The authors investigated the human genetic determinants of COVID-19 risk and severity in 455,838 participants in the UK biobank, including 2,003 with COVID-19.

They stratified the test subjects into eight distinct phenotypes (including risks of infection, hospitalization, and severe illness) which were then studied for association with imputed sequencing variants and WES.

The authors then replicated and confirmed the association of COVID-19 with common variants in the loci 3p21.31 (in LZTFL1) and 9q34.2 (in ABO). They also identified due to new loci associated with the risk of infection in the APOE gene (rs429358; OR = 1.29, P = 9 × 10-9).

On the contrary, the authors did not show significant associations of rare coding variants in candidate genes and in the extended exome study.

Considerations:

1.     The relationship between SARS-CoV-2 infection and the ABO phenotype remains controversial and, even when proven, can still be interpreted. Indeed, the often-observed discrepancy can be attributed to the characteristics of the study population in each region. Authors should perform a differentiated analysis not only between comments but also intra-regionally. The distribution of the different phenotypes of the ABO blood group system is a population marker, which is partly associated with selection pressure relative to infectious agents such as plasmodium in some areas of the world. Even in individual countries, the distribution of allele frequencies of ABO differs from the ethnic origin of the population, as highlighted. Authors should discuss these aspects. In addition, it is known that controls recruited in large population studies like UK Biobank, are sometimes influenced by socioeconomic factors in certain population groups. Were these aspects evaluated in the control group? Socioeconomic factors are frequently associated with comorbidities such as cardiovascular disease and diabetes, which are risk factors for complications and therefore hospitalization. These comorbidities are related to the ABO phenotype: non-O phenotypes are risk factors for ischemic heart disease and thrombosis, while phenotype B is a risk factor for type 2 diabetes.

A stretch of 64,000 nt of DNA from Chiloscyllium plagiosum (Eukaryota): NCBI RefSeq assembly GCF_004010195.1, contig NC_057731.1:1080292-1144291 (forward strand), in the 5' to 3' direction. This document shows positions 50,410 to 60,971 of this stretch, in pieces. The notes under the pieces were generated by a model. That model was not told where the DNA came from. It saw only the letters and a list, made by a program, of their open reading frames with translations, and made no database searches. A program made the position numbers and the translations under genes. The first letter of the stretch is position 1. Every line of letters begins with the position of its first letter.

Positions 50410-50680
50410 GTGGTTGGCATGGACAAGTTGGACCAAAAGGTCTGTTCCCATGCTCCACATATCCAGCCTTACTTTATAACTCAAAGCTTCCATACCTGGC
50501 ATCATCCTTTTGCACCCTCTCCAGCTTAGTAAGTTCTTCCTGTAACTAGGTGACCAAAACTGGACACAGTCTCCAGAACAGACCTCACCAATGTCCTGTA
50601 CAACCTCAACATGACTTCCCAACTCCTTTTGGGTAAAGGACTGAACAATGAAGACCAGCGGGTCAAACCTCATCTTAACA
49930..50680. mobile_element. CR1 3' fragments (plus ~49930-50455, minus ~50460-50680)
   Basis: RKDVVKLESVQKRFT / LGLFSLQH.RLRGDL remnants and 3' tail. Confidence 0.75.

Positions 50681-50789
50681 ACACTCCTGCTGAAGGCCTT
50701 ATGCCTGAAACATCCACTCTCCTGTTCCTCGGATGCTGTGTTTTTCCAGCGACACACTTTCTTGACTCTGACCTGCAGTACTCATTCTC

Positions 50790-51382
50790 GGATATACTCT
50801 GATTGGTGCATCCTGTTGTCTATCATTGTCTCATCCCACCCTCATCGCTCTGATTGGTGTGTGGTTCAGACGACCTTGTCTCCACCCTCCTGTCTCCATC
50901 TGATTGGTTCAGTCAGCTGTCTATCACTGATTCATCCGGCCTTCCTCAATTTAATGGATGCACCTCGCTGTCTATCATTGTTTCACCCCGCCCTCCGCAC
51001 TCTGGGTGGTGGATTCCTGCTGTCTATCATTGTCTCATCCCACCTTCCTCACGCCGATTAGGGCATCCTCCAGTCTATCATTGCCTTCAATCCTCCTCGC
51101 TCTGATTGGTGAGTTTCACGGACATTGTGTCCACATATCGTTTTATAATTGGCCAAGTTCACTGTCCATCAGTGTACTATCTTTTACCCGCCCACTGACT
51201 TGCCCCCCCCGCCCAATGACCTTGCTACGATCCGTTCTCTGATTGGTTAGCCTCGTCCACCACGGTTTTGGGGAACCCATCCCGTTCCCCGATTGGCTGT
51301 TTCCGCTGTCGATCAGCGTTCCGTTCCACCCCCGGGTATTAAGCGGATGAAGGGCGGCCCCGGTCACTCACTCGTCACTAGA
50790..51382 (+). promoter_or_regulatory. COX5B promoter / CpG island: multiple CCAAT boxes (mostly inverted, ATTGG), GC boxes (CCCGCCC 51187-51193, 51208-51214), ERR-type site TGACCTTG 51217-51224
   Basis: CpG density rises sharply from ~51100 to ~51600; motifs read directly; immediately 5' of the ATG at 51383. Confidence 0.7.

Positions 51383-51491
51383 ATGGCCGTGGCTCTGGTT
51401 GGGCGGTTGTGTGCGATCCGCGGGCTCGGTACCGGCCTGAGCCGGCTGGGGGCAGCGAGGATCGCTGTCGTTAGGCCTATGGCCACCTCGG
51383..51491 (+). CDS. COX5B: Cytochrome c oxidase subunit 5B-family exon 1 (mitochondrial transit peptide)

2.     The authors did not document significant associations with rare variants identified in the sample. Given the rarity of possible mutant alleles this cannot be ruled out a priori and the authors should discuss this aspect. Perhaps an analysis filter aimed at testing disruptive alleles vs. missense alleles, and/or analysis of functional prediction systems of missense alleles, should be considered. In fact, it is known in this type of studies, the optimal design depends critically on the selection coefficient against deleterious alleles and therefore varies between genes. Have the authors performed an analysis of the aggregate frequency distribution in cases vs. controls? Is the control of subjects negative for infection right for this type of analysis? Probably the optimal control for these studies are asymptomatic subjects (without symptoms, but positive for infection). In addition, authors cannot rule out that rare (or private) variants may contribute substantially to the severity of the COVID-19 phenotype. This should be discussed in the manuscript.